Justin Martinez, 29, will be a first-generation graduate when he earns his psychology degree from San Francisco State University this month. Martinez was formerly a foster child and shared his story at a Youth Listening Session, an event where young people in the foster care and juvenile justice systems engage in honest dialogue and self-expression.
“The listening sessions allow people to be empowered by their truth,” Martinez said. “It’s a place where they can express themselves and what they’ve been through and is an opportunity to ask for help.”
A newly released report titled Youth Listening Sessions: Hearing the Voices of Youth Involved in the Foster Care and Juvenile Justice Systems details findings from the sessions held throughout Northern California. It demonstrates the ways trauma has affected this population and how mental health providers can better serve it.
The listening sessions allow people to be empowered by their truth.
In the report, young people expressed a general desire for technologically advanced mental health care through social media, teletherapy, and apps. They also revealed a need for cultural sensitivity training programs for educators and all health care providers.
“Youth need better access to affordable mental health care and supportive services,” Martinez said, adding that awareness for current services is low.
The listening events were created in partnership with Mental Health California earlier this year as part of Kaiser Permanente’s focus on mitigating the impacts of Adverse Childhood Experiences (ACEs). They also support efforts to combat California’s youth mental health crisis that was recently announced by the U.S. Department of Health and Human Services.
It’s likely the pandemic will cause an uptick in adolescent mental health issues due to the breakdown of social and education support systems, according to JAMA Pediatrics.
The report collected data from 160 youth: 52% formerly in foster care, 17% previously in the juvenile justice system, and 31% who had been in both.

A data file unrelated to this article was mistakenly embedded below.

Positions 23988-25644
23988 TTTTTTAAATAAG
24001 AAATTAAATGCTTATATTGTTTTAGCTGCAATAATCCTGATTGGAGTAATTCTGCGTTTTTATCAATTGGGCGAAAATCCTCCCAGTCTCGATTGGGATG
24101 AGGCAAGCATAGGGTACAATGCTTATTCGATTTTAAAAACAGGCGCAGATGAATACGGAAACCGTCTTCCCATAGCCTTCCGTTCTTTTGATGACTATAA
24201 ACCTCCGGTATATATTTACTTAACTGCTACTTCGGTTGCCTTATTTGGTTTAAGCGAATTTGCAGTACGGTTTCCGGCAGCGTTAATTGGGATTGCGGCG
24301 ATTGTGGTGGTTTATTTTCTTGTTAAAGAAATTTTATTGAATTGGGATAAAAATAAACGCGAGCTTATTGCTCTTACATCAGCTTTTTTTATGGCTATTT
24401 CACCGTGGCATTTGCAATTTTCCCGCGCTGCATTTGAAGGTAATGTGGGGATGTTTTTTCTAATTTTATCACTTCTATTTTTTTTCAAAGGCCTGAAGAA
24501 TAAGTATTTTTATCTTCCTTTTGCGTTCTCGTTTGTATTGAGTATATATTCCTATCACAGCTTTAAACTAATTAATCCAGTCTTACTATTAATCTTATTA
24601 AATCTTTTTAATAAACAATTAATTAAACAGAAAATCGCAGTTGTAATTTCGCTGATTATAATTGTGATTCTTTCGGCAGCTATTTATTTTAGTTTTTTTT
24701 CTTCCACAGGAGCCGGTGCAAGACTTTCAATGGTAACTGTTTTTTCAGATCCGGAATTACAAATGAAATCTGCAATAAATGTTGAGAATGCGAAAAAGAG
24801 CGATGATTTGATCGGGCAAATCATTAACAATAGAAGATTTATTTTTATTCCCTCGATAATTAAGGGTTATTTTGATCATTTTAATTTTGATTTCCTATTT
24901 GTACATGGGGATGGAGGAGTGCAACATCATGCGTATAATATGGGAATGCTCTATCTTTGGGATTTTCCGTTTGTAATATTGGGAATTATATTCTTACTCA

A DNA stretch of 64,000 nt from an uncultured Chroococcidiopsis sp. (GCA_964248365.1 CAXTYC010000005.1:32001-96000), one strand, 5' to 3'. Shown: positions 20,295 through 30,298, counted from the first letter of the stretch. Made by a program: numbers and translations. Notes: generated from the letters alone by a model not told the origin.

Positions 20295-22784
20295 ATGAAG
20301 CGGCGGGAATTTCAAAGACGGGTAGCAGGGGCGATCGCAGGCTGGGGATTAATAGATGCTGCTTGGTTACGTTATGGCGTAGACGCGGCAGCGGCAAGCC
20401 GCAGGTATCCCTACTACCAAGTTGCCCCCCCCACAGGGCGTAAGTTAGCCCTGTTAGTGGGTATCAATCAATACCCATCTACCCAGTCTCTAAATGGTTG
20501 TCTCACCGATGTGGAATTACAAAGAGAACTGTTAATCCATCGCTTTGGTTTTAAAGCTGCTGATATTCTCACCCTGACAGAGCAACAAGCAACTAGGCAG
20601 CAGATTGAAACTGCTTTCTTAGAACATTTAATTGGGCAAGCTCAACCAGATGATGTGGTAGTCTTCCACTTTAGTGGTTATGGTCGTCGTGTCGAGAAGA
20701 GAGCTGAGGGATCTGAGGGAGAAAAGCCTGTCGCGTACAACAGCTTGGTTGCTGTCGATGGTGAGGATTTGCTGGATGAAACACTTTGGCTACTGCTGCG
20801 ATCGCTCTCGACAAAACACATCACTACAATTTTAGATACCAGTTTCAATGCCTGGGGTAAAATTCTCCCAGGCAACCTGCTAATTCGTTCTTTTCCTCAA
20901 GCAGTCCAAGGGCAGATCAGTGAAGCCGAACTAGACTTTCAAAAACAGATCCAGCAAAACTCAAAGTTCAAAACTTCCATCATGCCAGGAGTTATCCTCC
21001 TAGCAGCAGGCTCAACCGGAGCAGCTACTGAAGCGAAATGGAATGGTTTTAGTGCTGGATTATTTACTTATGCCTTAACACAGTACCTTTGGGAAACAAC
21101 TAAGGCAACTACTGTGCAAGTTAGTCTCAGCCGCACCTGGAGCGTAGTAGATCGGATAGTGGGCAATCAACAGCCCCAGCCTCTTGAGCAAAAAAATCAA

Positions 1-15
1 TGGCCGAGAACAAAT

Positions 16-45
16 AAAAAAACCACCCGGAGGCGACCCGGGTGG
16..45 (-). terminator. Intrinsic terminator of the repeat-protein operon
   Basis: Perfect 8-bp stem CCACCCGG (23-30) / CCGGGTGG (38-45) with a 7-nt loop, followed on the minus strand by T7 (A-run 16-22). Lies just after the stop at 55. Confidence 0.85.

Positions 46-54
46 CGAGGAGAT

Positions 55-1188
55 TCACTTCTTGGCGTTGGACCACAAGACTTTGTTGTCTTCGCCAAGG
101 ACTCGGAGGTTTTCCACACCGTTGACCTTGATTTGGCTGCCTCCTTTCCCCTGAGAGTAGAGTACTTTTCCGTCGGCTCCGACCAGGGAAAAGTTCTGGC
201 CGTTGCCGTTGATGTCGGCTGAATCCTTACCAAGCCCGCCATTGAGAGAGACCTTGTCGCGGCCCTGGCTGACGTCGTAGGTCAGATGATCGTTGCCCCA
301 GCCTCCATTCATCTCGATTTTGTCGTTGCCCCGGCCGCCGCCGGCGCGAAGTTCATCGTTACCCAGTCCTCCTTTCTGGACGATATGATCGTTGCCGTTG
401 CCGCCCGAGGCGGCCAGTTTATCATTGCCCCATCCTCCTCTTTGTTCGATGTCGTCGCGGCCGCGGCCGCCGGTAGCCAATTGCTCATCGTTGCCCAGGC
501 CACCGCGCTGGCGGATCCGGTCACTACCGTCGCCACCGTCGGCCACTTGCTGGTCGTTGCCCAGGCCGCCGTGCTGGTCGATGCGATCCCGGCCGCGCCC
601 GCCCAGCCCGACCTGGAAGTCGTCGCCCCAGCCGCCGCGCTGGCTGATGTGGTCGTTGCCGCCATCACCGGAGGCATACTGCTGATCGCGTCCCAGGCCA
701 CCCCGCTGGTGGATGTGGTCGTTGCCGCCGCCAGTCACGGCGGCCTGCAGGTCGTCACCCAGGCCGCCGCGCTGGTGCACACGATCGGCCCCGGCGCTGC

More than 20% of participants felt unsafe in both systems, and an overwhelming 74% reported being in an unsafe environment after leaving the systems, with some experiencing homelessness, extreme poverty, and health issues correlated to their living conditions.
Youth need better access to affordable mental health care and supportive services.
Additionally, around 15% of foster care and 7% of juvenile justice system youth said they were physically abused and more than 30% said they experienced a traumatic event in either organization.
To improve the systems, youth said trauma-informed social workers are needed along with housing and transitional support and a more rigorous recruitment process of foster parents.
How KP Is Delivering Care
Kaiser Permanente recently partnered with Seneca, a nonprofit mental health agency, and Turning Point, which provides substance abuse and behavioral health support, to develop programs offering wraparound services, including crisis stabilization, family therapy, and skill building.
Launched this month was Presence of Mind, an initiative focused on increasing mental health awareness within the video game community. Historically, Kaiser Permanente has given grants to organizations such as First Place for Youth, Youth ALIVE!, and the Sacramento Violence Intervention Program.
The youth listening report is an important step forward in helping shape care to better serve system-impacted patients.
“Each of these young people has a powerful story,” said Don Mordecai, MD, national leader for Mental Health and Wellness at Kaiser Permanente. “Hearing from those impacted by ACEs informs our work and the care we provide. It also helps us continue to build evidence that we can break intergenerational cycles of childhood trauma and create a brighter future for children.”